What does God need with a starship?

More theological wisdom from Captain Kirk, the best moment of the otherwise rather poor Star Trek V (useful rule of thumb: the odd-numbered films are bad, even numbers are good). It’s a question that’s worth asking about all areas of religious practice, even if the starships tend to be metaphorical, rather than literal.

If you’ve ever been involved in a communal prayer session, there’s a very good chance that you’ve experienced “horizontal prayer”, a strange phenomenon where the person praying spends a lot of their time telling God things He surely already knows. The intention is undoubtedly good, and it can be explained as a slightly confused way of letting everyone else know the details of what you’re praying about, but the idea that an omniscient God needs to be told that Julie’s mum has just been readmitted to hospital – you know, the one down the road – and is in Ward 7 is a very strange one.

That’s a strange but ultimately inconsequential example, but how about the whole idea of petitionary prayer? If God knows everything, why do we need to tell Him what’s upsetting us, and what we want him to do about it? If He loves us and wants what’s best for us, why do we need to ask Him to step in and sort it out? If you believe that prayer is ever answered, that must mean that God changed something in response. So He either got it wrong first time around, didn’t realise you’d prefer something else, or just wanted to play games. Not very perfect, loving or omniscient.

And what about worship? If there’s an perfect, omniscient God, He surely knows how great He is. And as He knows everything, He knows what we think of Him. So what’s the aim of worship – to tell God something He surely knows? Is God forgetful, or just really insecure?

Or preaching and theological study – if God was able to create the world, and to become a man and to preach to crowds in 1st Century Palestine, not to mention inspiring the entire Bible (however you understand that), why does He need people to speak for Him, to explain what He wants? Maybe it’s asking a bit much for Him to leave a comprehensive and unambiguous list of instructions, but couldn’t He come and sort it out Himself when we get it wrong? He did it before, so what’s the problem?

There are plenty more – things that are an accepted part of religion, but when you step back and look at them in this way, they make God out to be either ignorant, impotent or a monster, none of which fit with orthodox descriptions of God. In fact, it’s amazing how much of Christianity fails the Kirk test.

Sometimes, I think it’s all just made up.

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About Recovering Agnostic

I'm Christian by upbringing, agnostic by belief, cynical by temperament, broadly scientific in approach, and looking for answers. My main interest at the moment is in turning my current disengaged shrug into at least a working hypothesis.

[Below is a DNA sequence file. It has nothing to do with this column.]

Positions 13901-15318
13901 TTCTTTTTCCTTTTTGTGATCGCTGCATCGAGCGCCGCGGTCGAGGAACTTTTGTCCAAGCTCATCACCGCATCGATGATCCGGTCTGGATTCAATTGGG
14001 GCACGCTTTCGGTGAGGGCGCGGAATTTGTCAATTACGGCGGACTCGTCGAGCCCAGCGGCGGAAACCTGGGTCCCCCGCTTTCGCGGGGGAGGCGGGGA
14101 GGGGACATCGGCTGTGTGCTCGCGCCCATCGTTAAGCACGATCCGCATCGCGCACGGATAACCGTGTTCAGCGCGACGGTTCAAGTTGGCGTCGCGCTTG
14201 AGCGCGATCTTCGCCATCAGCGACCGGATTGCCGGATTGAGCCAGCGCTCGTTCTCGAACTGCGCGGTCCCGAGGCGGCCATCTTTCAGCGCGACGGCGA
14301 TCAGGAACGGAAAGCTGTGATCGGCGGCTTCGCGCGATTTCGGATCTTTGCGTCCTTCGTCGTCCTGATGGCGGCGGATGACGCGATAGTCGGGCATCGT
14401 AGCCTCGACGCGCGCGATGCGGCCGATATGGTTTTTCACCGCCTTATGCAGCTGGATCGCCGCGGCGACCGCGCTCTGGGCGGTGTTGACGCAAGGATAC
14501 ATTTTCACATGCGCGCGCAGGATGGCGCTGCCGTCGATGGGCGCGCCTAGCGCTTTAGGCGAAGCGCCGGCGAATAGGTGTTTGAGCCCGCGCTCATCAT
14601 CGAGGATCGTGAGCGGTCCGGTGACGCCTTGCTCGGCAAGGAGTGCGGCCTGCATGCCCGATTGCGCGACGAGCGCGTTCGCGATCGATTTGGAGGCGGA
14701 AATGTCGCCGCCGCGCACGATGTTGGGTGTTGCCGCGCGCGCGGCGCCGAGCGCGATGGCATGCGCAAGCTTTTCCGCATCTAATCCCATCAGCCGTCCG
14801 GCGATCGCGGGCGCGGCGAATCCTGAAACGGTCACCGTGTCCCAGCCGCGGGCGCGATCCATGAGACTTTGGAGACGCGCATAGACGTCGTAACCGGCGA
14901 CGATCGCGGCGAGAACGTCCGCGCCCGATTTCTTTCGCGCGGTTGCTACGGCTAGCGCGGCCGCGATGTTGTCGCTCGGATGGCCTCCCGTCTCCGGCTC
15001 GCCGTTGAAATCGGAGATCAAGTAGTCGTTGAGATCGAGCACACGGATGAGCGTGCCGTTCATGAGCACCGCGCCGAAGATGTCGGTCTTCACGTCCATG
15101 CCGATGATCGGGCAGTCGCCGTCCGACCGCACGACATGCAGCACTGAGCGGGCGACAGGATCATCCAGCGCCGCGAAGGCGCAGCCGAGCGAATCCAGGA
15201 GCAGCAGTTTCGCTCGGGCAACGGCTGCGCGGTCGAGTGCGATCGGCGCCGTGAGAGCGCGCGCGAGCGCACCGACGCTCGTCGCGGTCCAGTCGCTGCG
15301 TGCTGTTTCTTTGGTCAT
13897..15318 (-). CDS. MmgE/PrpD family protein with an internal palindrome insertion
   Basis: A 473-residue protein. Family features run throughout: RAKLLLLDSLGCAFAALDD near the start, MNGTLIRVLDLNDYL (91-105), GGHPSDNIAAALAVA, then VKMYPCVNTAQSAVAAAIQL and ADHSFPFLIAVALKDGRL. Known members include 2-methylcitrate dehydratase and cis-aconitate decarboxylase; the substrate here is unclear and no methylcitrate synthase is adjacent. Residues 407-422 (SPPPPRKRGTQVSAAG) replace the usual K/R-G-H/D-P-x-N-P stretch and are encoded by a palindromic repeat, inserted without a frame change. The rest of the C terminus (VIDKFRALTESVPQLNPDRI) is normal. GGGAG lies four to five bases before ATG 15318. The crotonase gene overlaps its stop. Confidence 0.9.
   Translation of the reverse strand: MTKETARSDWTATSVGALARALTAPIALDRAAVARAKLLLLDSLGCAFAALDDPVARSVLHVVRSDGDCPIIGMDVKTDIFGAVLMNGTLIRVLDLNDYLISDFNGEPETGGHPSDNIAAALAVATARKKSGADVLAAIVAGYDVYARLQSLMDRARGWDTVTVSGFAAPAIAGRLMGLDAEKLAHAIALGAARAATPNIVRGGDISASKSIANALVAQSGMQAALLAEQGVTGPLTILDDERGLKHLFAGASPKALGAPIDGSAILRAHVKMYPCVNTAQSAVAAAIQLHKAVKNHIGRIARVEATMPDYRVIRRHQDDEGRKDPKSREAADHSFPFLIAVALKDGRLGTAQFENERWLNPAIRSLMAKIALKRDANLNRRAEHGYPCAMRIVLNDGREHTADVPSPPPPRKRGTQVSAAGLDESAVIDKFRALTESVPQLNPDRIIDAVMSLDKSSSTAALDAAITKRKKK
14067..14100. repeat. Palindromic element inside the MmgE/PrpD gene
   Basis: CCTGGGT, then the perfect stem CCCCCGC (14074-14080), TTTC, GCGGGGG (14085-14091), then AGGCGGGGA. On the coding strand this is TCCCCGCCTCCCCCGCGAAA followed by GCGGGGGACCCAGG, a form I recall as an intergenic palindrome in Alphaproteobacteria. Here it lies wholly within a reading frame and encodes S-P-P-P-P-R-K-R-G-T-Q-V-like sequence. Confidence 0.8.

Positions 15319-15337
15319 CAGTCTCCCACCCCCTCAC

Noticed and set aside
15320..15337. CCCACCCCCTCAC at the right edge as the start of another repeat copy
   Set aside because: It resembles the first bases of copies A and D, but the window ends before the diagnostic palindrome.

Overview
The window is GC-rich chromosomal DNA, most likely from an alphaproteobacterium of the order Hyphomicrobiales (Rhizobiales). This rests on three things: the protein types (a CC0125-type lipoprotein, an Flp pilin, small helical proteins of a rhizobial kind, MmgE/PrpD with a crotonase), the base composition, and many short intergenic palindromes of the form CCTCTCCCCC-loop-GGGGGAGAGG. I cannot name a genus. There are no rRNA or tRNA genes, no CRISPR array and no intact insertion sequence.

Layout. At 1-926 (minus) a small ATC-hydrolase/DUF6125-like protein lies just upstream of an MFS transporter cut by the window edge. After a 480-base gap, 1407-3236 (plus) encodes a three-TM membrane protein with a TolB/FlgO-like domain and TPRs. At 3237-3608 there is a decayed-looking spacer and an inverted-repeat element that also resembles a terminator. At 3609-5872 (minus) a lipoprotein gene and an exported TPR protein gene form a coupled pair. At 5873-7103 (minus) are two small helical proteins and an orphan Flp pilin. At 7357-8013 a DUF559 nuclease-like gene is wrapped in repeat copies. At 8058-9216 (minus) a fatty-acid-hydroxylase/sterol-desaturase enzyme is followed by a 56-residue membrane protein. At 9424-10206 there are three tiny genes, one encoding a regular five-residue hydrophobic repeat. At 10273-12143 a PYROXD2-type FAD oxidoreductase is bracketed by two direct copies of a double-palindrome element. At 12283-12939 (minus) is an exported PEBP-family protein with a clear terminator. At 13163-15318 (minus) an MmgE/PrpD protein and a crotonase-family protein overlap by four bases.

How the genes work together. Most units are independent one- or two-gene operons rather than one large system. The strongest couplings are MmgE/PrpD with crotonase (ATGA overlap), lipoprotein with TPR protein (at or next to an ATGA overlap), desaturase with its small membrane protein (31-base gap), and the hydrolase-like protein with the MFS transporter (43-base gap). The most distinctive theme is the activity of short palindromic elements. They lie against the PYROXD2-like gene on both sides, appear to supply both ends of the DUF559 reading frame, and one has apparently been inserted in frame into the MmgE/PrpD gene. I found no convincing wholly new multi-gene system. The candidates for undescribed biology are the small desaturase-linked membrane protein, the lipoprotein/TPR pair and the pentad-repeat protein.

4 responses to “What does God need with a starship?”

  1. Kevin says :

    On the question of why do we pray, have you come across what some people refer to as the ‘warfare worldview’? the basic idea is that our praying (especially for things beyond ourselves) is an engagement in battle with spiritual forces of evil – God has given us the power and responsibility to fight this battle. Have a quick read of this article; it’ll explain better than I can:


    • Recovering Agnostic says :

      Come across it? I spent years in a church which taught it. But like the problem of evil, it only makes sense as an explanation if you drop one or other of the “omnis”. Omnipotence would be the most obvious choice. Otherwise it’s still just God playing games.

  2. Chris says :

    Great post mate. I particularly approve of using Star Trek to make analogies. However… the odd/even rule doesn’t work for me 😛 That means Nemesis has to be good… which it isn’t. AND I really like Generations. And Insurrection ain’t that shabby either. And the new JJA one is technically 11 and it was PHENOMENAL 😛

    Not that this is ever a winnable argument 🙂

    • Recovering Agnostic says :

      Isn’t the whole point of a rule of thumb that it doesn’t work in every case?

      I’m possibly slightly out of touch these days, but the odd-even rule definitely holds for Classic Trek, and I thought it was still generally accepted as a fairly good approximation. Maybe that’s changed recently.

      Mind you, I was the weird kid who used to quite like III because of a few minutes of decent Klingon action. I think I just got bored and did something else during all the tedious Spock-searching.

      (And I just discovered that my phone autocorrect recognises “Klingon” but not “autocorrect”!)

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